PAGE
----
Why am I getting this error? Is it because I am using some nodes in more than one constraint equation? Like Set-21 is being used in constraint 1 and 3. Similarly others are also being used in more than one constraint equation.

From what I know, the constraint equation input in Abaqus works something like this

Coeff1*Set1:DOF1 + Coeff2*Set2:DOF2=0

Is this correct?

What I am really struggling with is grasping the dof concept.

I think it means:

dof1=translation across x-axis
dof2=translation across y-axis
dof3=translation across z-axis
dof4= Rotation across x-axis
dof5= Rotation across y axis
dof6= Rotation across z-axis

Is this correct?

Also if I input 3DOF for set 1 and 3DOF for set 2 in an equation, does it mean that I am telling abaqus to copy the dof(translation and rotation) of set 1 into the set 2 or what?
 
  • #6
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Equation constraints in Abaqus are defined in the following manner:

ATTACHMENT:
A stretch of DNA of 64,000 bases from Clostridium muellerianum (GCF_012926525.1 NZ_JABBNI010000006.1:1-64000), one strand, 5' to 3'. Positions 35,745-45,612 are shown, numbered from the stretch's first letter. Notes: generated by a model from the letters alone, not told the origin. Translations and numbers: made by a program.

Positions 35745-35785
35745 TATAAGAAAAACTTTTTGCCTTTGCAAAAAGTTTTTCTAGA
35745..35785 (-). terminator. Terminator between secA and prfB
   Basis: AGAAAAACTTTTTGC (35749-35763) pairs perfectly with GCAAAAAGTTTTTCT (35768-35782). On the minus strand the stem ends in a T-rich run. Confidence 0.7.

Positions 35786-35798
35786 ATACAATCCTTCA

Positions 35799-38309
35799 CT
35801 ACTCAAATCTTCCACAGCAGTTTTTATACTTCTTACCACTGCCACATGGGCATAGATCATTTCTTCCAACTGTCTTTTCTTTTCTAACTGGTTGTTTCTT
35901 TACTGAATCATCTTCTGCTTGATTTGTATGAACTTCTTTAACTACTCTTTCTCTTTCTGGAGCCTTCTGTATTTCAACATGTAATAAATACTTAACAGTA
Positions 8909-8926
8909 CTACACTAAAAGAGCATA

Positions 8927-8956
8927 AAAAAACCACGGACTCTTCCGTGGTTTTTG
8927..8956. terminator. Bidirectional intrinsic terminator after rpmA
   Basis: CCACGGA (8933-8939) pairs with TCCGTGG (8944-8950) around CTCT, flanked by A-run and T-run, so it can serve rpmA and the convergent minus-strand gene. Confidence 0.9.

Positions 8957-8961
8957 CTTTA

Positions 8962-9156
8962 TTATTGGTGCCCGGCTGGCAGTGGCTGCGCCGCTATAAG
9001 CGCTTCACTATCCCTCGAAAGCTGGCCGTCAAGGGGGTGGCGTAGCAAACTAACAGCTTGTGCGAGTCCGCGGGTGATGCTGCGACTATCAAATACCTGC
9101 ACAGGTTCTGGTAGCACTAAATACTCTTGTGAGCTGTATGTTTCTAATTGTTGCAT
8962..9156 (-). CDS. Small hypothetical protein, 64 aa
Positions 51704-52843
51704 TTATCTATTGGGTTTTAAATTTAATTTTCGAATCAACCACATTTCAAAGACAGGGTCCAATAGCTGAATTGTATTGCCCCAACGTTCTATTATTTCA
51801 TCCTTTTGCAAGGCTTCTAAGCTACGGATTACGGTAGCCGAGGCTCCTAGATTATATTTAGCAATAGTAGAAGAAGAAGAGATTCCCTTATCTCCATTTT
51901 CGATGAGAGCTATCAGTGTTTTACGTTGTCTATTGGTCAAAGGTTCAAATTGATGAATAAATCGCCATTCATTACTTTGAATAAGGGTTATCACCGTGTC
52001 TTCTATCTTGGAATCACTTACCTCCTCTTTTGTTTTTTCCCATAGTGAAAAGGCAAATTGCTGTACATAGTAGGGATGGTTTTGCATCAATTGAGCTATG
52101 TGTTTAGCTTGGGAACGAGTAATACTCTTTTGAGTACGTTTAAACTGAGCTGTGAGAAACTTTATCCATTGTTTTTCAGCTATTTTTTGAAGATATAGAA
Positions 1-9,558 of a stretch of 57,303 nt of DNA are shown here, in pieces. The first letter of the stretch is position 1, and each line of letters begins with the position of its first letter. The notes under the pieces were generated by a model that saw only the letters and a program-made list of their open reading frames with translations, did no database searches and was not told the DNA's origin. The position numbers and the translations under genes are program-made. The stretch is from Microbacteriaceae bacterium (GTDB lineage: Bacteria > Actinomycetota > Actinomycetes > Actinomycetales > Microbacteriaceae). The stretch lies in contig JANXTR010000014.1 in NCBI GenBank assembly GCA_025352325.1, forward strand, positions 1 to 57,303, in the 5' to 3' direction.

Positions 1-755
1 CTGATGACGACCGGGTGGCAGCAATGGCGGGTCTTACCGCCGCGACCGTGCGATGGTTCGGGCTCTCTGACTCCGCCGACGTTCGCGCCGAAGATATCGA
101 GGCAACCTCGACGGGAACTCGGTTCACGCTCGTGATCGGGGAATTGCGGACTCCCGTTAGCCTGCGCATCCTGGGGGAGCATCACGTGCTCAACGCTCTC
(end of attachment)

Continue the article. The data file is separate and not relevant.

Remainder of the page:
coefficient, set, DOF, CSYS

General form of two-term equation constraint is: $$A_{1} \cdot u_{DOFx}^{node1}+A_{2} \cdot u_{DOFx}^{node2}=0$$
So in case of your first equation it's: $$u_{DOF3}^{Set-21}-u_{DOF3}^{Set-1}=0$$ and thus: $$u_{DOF3}^{Set-21}=u_{DOF3}^{Set-1}$$ As you can see, this constraint will equate the displacements in third direction for Set-21 and Set-1. What do these DOFs mean ? As you said: U1 = UX, U2 = UY, U3 = UZ, U4 = URX, U5 = URY, U6 = URZ. Now it's important whether your model is a planar shell in 3D space or 2D solid (plane stress/strain). In the latter case DOF3 is not available.
 
  • #7
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Yes its a 2D shell in a 2D space. I think I understand much of it now however I still have two questions.

I understand that when I put a constraint equation between two nodes on the opposite faces of an object in x-direction, I am telling those nodes that if the first one moves in x-direction(or y-direction) with a specific magnitude, the second one must also follow that node and move in the same x-direction with the exact magnitude and I have to do it with all node pairs on opposite faces so that it fits like a puzzle piece with adjacent RVE elements in an infinite medium who are also experiencing exact same deformations.